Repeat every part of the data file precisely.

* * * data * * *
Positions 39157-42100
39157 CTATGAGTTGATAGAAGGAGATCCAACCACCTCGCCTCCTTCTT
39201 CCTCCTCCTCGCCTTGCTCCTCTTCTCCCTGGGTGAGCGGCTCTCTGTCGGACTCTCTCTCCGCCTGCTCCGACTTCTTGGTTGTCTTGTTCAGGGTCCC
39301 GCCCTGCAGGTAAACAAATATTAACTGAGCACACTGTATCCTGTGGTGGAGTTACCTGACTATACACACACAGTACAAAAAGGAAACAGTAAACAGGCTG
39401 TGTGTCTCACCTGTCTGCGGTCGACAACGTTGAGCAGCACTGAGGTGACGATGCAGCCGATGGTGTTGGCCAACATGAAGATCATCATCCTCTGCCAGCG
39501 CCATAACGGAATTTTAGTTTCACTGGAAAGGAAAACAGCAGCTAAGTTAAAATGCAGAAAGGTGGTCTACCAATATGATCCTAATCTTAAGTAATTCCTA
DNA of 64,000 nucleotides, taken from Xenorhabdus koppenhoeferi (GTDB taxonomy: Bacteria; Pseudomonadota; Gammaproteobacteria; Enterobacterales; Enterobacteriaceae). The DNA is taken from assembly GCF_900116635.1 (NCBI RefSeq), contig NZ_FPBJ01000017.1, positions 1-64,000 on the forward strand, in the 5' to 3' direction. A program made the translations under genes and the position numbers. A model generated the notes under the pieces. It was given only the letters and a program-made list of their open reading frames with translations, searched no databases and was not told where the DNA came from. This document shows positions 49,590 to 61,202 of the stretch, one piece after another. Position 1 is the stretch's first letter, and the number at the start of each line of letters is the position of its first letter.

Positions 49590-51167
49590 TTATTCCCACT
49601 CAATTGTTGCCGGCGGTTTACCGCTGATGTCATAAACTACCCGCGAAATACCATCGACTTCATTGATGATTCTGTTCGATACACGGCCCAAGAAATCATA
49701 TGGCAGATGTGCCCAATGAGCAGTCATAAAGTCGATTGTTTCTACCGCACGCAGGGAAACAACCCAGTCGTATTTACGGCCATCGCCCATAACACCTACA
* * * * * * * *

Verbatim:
Positions 39157-42100
39157 CTATGAGTTGATAGAAGGAGATCCAACCACCTCGCCTCCTTCTT
39201 CCTCCTCCTCGCCTTGCTCCTCTTCTCCCTGGGTGAGCGGCTCTCTGTCGGACTCTCTCTCCGCCTGCTCCGACTTCTTGGTTGTCTTGTTCAGGGTCCC
39301 GCCCTGCAGGTAAACAAATATTAACTGAGCACACTGTATCCTGTGGTGGAGTTACCTGACTATACACACACAGTACAAAAAGGAAACAGTAAACAGGCTG
39401 TGTGTCTCACCTGTCTGCGGTCGACAACGTTGAGCAGCACTGAGGTGACGATGCAGCCGATGGTGTTGGCCAACATGAAGATCATCATCCTCTGCCAGCG
39501 CCATAACGGAATTTTAGTTTCACTGGAAAGGAAAACAGCAGCTAAGTTAAAATGCAGAAAGGTGGTCTACCAATATGATCCTAATCTTAAGTAATTCCTA
DNA of 64,000 nucleotides, taken from Xenorhabdus koppenhoeferi (GTDB taxonomy: Bacteria; Pseudomonadota; Gammaproteobacteria; Enterobacterales; Enterobacteriaceae). The DNA is taken from assembly GCF_900116635.1 (NCBI RefSeq), contig NZ_FPBJ01000017.1, positions 1-64,000 on the forward strand, in the 5' to 3' direction. A program made the translations under genes and the position numbers. A model generated the notes under the pieces. It was given only the letters and a program-made list of their open reading frames with translations, searched no databases and was not told where the DNA came from. This document shows positions 49,590 to 61,202 of the stretch, one piece after another. Position 1 is the stretch's first letter, and the number at the start of each line of letters is the position of its first letter.

Positions 49590-51167
49590 TTATTCCCACT
49601 CAATTGTTGCCGGCGGTTTACCGCTGATGTCATAAACTACCCGCGAAATACCATCGACTTCATTGATGATTCTGTTCGATACACGGCCCAAGAAATCATA
49701 TGGCAGATGTGCCCAATGAGCAGTCATAAAGTCGATTGTTTCTACCGCACGCAGGGAAACAACCCAGTCGTATTTACGGCCATCGCCCATAACACCTACA